As renegotiation of the North American Free Trade Agreement (NAFTA) chugs along rapidly behind closed doors, President Donald Trump will soon be forced to decide whether to keep or abandon his campaign pledge to make the pact "much better" for working people.
NAFTA's renegotiation should be an opportunity to end its quarter-century legacy of job loss and wage suppression. Longtime fair trade advocates warn, however, that without increased public pressure, Trump could end up making NAFTA even worse for working people.
Rather than put good-paying jobs, better wages, and human rights at the center of NAFTA's renegotiation, as unions and others have demanded, big corporations are pushing to "modernize" NAFTA in ways that strengthen corporate power.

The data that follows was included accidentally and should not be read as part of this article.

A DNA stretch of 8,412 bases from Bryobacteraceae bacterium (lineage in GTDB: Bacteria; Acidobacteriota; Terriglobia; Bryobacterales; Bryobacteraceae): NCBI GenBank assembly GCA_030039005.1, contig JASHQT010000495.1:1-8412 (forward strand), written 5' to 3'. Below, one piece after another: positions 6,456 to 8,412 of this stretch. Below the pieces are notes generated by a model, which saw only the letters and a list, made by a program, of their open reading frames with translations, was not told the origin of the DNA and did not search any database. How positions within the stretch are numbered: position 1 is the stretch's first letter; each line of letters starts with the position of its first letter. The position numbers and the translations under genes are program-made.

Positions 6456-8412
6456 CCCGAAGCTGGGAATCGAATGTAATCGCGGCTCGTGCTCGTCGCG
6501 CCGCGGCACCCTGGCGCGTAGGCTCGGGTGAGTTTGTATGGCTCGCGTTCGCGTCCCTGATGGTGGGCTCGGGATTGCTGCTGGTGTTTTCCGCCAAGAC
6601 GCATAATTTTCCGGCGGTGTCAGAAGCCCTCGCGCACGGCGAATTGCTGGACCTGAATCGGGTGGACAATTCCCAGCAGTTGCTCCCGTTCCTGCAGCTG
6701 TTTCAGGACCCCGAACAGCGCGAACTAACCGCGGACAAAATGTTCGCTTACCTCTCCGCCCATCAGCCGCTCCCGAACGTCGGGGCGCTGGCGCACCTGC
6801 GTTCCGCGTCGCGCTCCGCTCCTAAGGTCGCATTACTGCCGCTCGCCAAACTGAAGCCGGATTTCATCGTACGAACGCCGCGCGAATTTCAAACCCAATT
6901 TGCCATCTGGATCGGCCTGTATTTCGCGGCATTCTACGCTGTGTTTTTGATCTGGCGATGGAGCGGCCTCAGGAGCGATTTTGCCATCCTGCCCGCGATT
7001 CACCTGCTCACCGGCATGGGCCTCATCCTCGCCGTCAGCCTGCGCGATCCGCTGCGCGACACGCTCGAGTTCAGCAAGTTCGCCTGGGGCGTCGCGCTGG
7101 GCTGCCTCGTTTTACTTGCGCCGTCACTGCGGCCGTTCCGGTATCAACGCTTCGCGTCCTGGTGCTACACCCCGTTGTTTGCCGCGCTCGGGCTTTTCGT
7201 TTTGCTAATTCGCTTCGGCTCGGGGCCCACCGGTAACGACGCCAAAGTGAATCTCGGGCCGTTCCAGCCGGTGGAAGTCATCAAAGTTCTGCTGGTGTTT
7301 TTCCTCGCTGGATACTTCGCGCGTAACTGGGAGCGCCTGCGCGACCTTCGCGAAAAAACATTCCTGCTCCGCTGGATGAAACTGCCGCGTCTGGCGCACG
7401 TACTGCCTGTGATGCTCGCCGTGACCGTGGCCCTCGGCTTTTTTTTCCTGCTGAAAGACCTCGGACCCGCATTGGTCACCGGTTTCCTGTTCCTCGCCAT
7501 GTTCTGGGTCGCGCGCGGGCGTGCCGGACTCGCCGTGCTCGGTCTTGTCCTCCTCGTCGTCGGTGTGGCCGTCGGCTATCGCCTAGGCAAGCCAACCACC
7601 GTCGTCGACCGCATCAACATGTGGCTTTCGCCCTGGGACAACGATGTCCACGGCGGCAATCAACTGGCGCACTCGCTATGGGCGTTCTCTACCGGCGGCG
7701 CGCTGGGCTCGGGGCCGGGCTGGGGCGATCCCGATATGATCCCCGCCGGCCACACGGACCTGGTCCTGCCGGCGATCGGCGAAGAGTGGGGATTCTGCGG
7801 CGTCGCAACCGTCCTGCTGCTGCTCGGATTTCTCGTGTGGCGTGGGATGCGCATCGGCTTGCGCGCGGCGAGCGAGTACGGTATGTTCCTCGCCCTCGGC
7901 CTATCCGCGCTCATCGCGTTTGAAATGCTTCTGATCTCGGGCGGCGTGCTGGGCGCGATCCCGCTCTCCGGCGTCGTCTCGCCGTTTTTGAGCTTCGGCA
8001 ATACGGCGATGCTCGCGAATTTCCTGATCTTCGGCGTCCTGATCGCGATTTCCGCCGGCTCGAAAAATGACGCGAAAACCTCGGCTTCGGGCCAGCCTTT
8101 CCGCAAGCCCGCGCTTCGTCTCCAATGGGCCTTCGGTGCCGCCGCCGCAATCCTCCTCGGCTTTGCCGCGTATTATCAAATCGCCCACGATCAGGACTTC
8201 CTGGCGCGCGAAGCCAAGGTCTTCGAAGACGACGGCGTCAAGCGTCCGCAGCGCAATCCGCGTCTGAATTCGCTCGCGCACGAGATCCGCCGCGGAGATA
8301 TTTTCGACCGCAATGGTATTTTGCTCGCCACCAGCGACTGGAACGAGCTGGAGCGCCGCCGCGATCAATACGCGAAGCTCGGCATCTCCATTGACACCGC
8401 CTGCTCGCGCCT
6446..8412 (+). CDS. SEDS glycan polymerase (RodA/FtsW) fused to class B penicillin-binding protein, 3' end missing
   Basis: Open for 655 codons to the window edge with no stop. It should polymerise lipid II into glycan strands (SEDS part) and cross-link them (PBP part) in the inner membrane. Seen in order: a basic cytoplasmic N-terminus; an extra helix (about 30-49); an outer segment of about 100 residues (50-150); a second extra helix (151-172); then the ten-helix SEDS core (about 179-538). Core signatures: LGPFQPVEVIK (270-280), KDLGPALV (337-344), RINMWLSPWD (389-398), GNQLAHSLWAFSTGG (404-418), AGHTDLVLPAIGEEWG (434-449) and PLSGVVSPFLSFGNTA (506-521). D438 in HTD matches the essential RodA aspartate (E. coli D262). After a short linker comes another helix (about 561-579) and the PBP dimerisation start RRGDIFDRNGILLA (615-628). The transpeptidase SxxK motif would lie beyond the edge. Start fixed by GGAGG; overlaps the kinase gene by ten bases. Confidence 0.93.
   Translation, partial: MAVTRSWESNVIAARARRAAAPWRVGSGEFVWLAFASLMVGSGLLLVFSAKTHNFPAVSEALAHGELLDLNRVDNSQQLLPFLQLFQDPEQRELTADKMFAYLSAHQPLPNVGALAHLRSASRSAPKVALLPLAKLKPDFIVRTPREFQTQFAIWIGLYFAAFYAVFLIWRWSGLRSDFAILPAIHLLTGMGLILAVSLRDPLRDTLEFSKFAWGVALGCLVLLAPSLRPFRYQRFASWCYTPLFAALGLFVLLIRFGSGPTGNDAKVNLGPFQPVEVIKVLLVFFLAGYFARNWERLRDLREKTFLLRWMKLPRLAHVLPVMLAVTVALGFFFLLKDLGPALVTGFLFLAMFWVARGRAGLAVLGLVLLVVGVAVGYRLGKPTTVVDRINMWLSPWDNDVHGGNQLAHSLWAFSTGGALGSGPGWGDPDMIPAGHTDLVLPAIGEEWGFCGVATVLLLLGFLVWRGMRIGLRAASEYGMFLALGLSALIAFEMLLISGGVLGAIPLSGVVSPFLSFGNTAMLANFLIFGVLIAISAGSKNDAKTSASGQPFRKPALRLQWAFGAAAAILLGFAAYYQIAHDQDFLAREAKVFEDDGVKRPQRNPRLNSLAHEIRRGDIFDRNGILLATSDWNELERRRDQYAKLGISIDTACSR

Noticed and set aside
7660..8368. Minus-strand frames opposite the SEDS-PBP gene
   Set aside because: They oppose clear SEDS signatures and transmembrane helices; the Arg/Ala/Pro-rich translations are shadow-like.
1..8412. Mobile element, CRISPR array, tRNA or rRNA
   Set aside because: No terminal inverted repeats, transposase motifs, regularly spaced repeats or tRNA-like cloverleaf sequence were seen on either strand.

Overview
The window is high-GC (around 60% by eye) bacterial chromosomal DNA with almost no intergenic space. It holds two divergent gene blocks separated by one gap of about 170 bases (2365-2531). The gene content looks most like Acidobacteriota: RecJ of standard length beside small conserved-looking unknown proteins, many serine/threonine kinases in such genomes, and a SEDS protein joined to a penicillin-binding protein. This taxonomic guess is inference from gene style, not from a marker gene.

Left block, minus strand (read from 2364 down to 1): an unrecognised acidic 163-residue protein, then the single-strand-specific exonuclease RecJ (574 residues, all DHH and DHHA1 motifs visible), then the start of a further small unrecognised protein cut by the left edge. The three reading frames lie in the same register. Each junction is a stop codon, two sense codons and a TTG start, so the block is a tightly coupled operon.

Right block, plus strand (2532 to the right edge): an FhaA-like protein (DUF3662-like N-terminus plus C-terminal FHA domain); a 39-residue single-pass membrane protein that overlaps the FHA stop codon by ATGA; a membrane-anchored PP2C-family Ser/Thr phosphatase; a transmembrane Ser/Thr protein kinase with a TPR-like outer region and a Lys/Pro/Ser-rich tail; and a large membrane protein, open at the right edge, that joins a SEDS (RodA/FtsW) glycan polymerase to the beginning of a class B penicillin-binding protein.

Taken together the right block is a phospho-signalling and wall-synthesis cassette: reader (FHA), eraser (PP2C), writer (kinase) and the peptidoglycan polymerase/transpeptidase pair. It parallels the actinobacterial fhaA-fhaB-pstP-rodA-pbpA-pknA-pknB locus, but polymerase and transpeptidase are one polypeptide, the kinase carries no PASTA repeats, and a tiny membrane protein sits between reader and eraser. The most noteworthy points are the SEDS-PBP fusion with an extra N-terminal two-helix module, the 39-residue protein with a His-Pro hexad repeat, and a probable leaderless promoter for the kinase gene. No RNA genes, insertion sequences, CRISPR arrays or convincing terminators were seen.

In recent weeks, as NAFTA's renegotiation reached its "middle stage," corporations have dramatically increased their pressure on the White House, descending on Capitol Hill in droves; holding multiple press conferences; sending various letters; and encouraging their friends in the "Goldman-Sachs wing" of the administration to intervene with the president.
Chamber of Commerce Vice President John G. Murphy explained during a mid-October press event, "We're urging the administration to recalibrate its approach and stop and listen to the business community, the agriculture community, the people who actually engage in trade."